Coffee Tables

Ambitions. Srinagar is too small a place for ambitions. Across the table, at Books and Bricks Cafe, B told me how he lost his job abroad and how the dimness of Srinagar wears him down. He had to return when the floods came and destroyed his house. Then he had decided to return for good or temporarily. He wasn’t sure. 

Outside, the large windows of the cafe, constables in a police Gypsy were shooing away cars to make way for a VIP vehicle. Civilian cars were lined on the side, as a guarded procession passed by.
Sigh. Let your ambitions accommodate this too. This is a police state.

We have noticed with delight how one cafe after another opened in Srinagar and we discovered how much we loved coffee. Coffee, in Kashmir, had lived for a long time under the long shadow cast by Nun chai and ‘Lipton’ tea. It was the drink your father or the busy uncle had once in a while and the one your mother never liked. Yet somehow, now we have one cafe opening after another and coffee is the new cool in Srinagar.

No. We are not complaining.

At Books and Bricks, a cafe opened by two friends, the ambiance is warm and inviting. The walls are lined with old Readers’ Digest’s pages and the ceiling is of old apple boxes. And there are books, lots of them. Charles Dickens to James Patterson. “Pride and Prejudice” to “Narrow Road to The Deep North”. Also the music. The first time I was there they were playing Sweet Home Alabama which was nice. But the second time I was there, Adele was on, and it was symptomatic to my friend’s tale of woe.

There is so much yearning in that cafe, that I may return there just for that (and the burgers, of course). The owners of the cafe are around and approachable. They even requested for a Facebook review in passing, and I said to myself, “Boy! You are getting a blogpost!”. (Though then I had planned to write an entirely different post.) It is the new breed of entrepreneurship in Kashmir, well educated professionals with a desire to succeed, and if coffee is what they are pinning hopes on, I say it is a clever choice.

I wish this duo all the luck and also hope they expand into a slightly bigger location which would really help with the “reading cafe” ambitions.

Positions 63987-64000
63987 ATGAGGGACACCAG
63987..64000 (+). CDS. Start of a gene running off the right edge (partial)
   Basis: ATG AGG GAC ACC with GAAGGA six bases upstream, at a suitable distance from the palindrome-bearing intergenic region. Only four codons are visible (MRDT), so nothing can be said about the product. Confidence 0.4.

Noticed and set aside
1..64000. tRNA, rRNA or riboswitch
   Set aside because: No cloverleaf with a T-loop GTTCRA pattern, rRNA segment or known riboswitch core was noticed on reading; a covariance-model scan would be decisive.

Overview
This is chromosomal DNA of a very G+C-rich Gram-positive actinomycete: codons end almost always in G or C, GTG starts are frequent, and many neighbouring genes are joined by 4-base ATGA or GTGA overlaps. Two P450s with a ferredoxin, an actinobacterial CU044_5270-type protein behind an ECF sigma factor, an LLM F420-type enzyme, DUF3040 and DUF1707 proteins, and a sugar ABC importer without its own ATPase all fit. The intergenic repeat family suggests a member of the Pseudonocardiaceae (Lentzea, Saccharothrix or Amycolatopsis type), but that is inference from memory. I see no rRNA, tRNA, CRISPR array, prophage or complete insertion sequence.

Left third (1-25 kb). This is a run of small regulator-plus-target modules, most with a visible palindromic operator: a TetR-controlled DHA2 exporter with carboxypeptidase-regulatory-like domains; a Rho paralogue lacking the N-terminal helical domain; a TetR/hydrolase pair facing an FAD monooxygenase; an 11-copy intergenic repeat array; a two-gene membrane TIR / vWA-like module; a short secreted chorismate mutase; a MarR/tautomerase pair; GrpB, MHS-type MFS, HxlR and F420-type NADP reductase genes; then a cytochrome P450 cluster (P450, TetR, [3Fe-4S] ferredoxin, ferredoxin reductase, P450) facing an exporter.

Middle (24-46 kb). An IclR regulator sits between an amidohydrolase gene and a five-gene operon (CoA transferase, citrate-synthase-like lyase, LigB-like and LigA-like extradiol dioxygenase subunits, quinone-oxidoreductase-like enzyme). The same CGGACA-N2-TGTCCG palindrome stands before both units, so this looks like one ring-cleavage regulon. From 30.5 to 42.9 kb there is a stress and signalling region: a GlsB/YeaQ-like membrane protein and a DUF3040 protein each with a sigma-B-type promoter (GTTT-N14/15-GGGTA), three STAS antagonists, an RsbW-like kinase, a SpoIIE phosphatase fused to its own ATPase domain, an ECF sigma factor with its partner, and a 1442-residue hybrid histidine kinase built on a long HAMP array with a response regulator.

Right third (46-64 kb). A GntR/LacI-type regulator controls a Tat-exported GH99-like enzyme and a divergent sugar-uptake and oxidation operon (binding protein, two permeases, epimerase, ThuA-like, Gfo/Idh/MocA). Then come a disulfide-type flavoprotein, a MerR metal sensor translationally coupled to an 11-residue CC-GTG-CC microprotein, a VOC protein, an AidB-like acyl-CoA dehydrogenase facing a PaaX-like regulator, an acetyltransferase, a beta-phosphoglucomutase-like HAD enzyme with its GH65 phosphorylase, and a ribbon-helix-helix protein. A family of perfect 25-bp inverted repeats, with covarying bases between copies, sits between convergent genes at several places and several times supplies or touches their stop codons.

By comparison Coffea Arabica is an old haunt cafe. On an extremely dreary March day, I was to meet a friend there for coffee and pasta. He wasn’t pleased. He had hired a new assistant, Asif, in his office and was appalled by the standard of education the kid had been put through. But instead of firing the kid, my friend decided to coach him in the basics, things he should have already learnt in two years after tenth and three years of college. He wanted to give Asif a chance, despite his lack of basic skill and clouded thoughts. Everyone, must be given a chance, after all. He said he had had assistants slow on the pick up before, but there was something about Asif that made him skeptical. I thought he was just too involved, being a Kashmiri.

We are not risking anything; we are gambling away our life. It was 7:30 in the evening and Srinagar was closing down. The last few Tata Sumos were ferrying the last few people back home. Two coffees later we left, wondering if everyone else found this city of tourists that difficult to live in.

PS: This is not a review of the restaurants. 

PPS: While the events described are mainly/broadly true, the names are not.


Thank God For Little Pleasures – XX

Strangers. Everywhere.
The gathering was singing “Ya Nabi Salaam Alaika” in a large chorus. Together, like one person with a large voice.
When the prayers finished people wrapped their arms around friends, relatives, people they knew. No one said anything to the stranger, the alien, the faraway wayfarer. He waited for someone to hug him too. But no one came and he went away.
No one hugs a stranger even on Eid.
He got his shoes polished. And walked away.